Beth came to me with a very ordinary résumé. Nothing fancy. Her résumé consisted of 10 bullet points attempting to encapsulate 11 years of work experience, totaling fewer than 200 words to communicate the “value” she had provided to her employer throughout her career. The bottom line was that Beth was seriously under-representing her career on paper and positioning her candidacy in an underwhelming manner.
Beth, like so many of the candidates I work with, had always heard that a résumé should be one page in length. Not true in today’s hiring market—instead the length of your résumé should match the “value” you have to communicate — Beth’s one-page résumé was doing serious harm to her search by not allowing for full exploration of her positions and key contributions. While Beth had opened her résumé with a career summary — a good start to accomplishing a great résumé — she had not positioned herself as anything in particular.
Instead, Beth focused the summary on a lot of the soft skills she possessed, leaving a hiring manager to have to “figure out” what Beth wanted to do. With a screening process lasting only seconds, this would inevitably result in Beth’s résumé being passed over due to a lack of focus and inadequacy in telling her target audience what she could do for them.
During my time speaking with Beth we explored her positions in much greater detail, speaking not only about her “jobs” but also about the challenges she faced, the reasons for the segue out of her main career path, and the contributions she made throughout.
I also asked Beth if she had performance reviews available for me to read, which she did, as I knew I would be able to glean some additional valuable content from reading her supervisors’ comments. Through our discussions
I also learned about Beth’s current career target, which was to return to commercial loan origination or portfolio and asset management. Like so many employees in this economy, Beth had been asked to step into what was supposed to be an interim role with her company, but due to the economic climate the position had become more permanent than expected, leaving Beth doing something outside of her true passion.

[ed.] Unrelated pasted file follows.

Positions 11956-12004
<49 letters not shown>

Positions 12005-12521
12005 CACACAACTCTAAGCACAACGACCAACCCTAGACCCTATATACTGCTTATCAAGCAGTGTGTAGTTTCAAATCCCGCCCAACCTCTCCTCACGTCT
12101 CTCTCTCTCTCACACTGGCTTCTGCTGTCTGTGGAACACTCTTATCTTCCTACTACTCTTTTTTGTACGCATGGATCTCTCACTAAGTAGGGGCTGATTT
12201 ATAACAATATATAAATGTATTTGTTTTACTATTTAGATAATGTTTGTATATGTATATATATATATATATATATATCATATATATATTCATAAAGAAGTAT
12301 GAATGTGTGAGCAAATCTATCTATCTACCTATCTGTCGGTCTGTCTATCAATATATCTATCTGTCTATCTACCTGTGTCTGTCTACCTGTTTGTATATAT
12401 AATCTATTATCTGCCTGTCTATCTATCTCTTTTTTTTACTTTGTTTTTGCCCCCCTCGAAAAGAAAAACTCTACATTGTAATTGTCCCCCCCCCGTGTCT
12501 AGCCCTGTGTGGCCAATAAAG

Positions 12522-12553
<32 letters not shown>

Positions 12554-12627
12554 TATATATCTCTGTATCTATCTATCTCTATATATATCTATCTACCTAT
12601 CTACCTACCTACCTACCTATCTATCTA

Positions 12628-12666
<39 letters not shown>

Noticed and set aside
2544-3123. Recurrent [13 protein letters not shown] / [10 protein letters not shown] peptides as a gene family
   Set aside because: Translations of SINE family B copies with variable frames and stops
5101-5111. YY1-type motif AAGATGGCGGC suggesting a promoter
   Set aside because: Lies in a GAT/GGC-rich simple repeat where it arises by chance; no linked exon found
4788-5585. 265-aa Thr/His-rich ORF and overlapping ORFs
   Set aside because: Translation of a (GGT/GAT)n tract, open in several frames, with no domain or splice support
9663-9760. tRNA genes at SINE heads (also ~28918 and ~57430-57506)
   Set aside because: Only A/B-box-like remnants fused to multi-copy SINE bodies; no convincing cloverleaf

While she enjoyed her role, she felt compelled to seek a segue back into her field of interest, and hoped her résumé would help facilitate that move, hopefully within her existing organization.
Dramatically improving content and design of Beth’s résumé was my number one priority. Knowing that Beth’s résumé should extend to two pages, I now had the room to really explore her background. Through a qualifications summary including a headline, taglines, summary, and core skills list, I positioned Beth exactly as she wanted to be seen, leaving no unanswered questions as to what Beth could do for her potential employers.
Moving then to a Professional Highlights section, I opened each position with a shaded box of excerpts from Beth’s performance reviews. Adding excitement and energy to the page, the formatting and content would “jump out” at the reader while providing critical third-party validation of our claims.
A paragraph was used to present each of Beth’s position overviews with bullet points following to communicate the “value” she had provided or the key contributions she had made. From fewer than 200 words to a few more than 650, Beth’s résumé is now telling a complete picture — albeit in a succinct manner — of the value of her career and candidacy. Through the new content and design, Beth’s résumé will get the attention she deserves.
I loved hearing of Beth’s reaction as she painted such a vivid picture of her sitting down to read her new résumé — the new Beth on paper — or the first time: “I saw your email with the noted attachments and grabbed a glass of wine to settle in for the review. I am in awe of the final product.
"You have captured my experiences so well, and it is unbelievable the way you incorporated quotes from my prior performance reviews (I wasn't quite sure why you had asked for those, now it makes sense). Ironically, a position just opened up that I’m interested in. The recruiter wants my résumé ASAP and will start setting up interviews next week upon receipt.
"Regardless of the outcome (Beth did indeed get an interview for the role!), I intend to pursue other opportunities in an effort to find the "dream job.” Your work updating my résumé will be a big factor.”
Find your way in today’s crowded job market by focusing on your “value” and selling it to your target audience through your résumé’s content and design.
View Beth’s before and after résumé on www.ladybug-design.com/blog